HORSE whispering is not as romantic as it sounds, but if it is done properly you could make a friend for life.
Traditionally, people train horses using methods of fear and intimidation to dominate the horse, however, this technique is detrimental to the development of young horses, according to International Horsemans Institute instructor Tony Lander.
Mr Lander said the best way to get the most out of a horse was to communicate with the horse in its own language.
Eleven riders learnt how this week.
“It’s about learning how horses think and why they think they way the do,” he said.
“They are prey animals and humans are predators, so humans and horses don’t get along.”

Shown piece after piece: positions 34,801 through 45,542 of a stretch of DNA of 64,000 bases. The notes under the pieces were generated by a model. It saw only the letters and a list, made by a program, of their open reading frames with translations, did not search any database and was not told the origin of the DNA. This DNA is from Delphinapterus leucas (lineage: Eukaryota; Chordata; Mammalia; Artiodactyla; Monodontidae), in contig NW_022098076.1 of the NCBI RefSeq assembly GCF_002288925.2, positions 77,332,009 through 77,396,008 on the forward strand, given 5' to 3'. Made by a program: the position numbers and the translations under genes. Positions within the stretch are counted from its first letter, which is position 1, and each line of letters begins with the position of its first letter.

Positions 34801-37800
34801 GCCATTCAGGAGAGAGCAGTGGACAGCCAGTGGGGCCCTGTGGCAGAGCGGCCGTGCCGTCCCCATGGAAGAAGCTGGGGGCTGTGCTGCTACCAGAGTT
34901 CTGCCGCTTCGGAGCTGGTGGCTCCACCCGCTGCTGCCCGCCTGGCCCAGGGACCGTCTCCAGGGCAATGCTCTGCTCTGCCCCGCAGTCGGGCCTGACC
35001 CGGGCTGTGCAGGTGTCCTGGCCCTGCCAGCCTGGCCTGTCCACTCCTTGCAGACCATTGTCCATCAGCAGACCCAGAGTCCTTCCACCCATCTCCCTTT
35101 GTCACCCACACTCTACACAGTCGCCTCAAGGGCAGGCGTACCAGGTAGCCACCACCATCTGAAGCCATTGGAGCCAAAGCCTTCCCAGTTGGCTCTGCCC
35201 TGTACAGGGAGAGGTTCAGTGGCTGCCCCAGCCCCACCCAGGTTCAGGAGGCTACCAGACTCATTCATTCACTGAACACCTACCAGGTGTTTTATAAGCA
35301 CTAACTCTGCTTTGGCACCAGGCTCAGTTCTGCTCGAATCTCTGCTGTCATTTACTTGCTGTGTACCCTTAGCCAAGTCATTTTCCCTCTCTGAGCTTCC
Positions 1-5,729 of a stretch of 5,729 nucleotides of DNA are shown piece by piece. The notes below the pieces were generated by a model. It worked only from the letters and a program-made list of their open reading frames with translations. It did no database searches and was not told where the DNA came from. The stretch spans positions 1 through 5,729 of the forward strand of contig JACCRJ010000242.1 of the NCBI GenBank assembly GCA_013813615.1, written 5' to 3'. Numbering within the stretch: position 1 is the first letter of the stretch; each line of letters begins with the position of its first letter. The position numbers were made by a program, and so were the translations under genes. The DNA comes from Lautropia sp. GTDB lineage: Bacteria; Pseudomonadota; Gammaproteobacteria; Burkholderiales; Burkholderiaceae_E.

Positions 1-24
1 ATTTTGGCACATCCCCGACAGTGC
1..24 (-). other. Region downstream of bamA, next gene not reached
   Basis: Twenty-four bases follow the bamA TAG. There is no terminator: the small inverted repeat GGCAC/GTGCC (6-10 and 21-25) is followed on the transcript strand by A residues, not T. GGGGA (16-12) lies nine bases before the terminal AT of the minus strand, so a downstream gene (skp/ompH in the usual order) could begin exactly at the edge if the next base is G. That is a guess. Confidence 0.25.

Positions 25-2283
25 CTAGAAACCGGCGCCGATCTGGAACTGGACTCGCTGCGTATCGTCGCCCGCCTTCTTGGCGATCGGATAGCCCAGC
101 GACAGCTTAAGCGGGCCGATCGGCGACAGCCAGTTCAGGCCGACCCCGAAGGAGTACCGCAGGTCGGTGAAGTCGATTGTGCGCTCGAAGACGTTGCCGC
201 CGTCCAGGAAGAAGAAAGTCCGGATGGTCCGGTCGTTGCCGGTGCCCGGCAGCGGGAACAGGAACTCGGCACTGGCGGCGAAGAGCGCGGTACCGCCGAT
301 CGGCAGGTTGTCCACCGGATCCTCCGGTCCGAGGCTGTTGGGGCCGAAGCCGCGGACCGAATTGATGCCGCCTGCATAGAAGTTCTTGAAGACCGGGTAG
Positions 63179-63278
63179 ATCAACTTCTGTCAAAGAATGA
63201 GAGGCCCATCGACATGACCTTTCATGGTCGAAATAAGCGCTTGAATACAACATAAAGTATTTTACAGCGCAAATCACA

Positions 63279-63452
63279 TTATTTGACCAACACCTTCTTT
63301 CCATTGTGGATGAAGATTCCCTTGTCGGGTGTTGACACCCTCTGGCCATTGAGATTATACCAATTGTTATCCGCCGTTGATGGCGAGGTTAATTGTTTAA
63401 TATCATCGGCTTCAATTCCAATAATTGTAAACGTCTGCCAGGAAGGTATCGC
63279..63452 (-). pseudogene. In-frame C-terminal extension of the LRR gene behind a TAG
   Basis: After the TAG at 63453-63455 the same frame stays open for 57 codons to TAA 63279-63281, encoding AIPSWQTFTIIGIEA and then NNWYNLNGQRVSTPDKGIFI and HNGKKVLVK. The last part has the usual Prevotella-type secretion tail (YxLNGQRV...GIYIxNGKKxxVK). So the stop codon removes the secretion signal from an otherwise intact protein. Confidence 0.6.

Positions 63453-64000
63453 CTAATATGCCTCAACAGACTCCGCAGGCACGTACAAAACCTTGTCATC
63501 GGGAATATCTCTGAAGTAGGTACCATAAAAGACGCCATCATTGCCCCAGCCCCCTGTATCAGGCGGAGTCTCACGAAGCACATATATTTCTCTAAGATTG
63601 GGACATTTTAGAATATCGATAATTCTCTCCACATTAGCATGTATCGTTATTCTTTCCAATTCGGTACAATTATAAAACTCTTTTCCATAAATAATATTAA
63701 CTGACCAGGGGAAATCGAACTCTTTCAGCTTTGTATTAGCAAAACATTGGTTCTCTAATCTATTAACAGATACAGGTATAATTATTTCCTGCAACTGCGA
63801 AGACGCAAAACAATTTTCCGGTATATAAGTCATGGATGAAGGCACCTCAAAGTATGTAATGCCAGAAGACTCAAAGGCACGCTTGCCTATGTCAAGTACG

Students learnt how to bond with and train the horse to be a willing participant, as opposed to scaring the horse into submission.
First-time student of the International Horsemans Institute Angela Piu was shocked at the development of her horse Bob in just a few days at the course in Molong.
“I learnt that before, when I would tell him to do something, he was just assuming what I wanted him to do,” she said.
“Now he is communicating with me and he’s willing to do things.”
Mr Lander says with the proper horsemanship, the relationship between horse and rider can be the most trusting.
“It’s about psychology of the horse,” he said.
“You need to become the dominant horse in the pack.”
Mr Lander tries to teach horse owners to mimic the behaviour of horses.
“A dominant horse will be able to move any horse around,” he said.
“They use phases, they might give you a solid eye look or they might crinkle up their nose, it’s all communication.”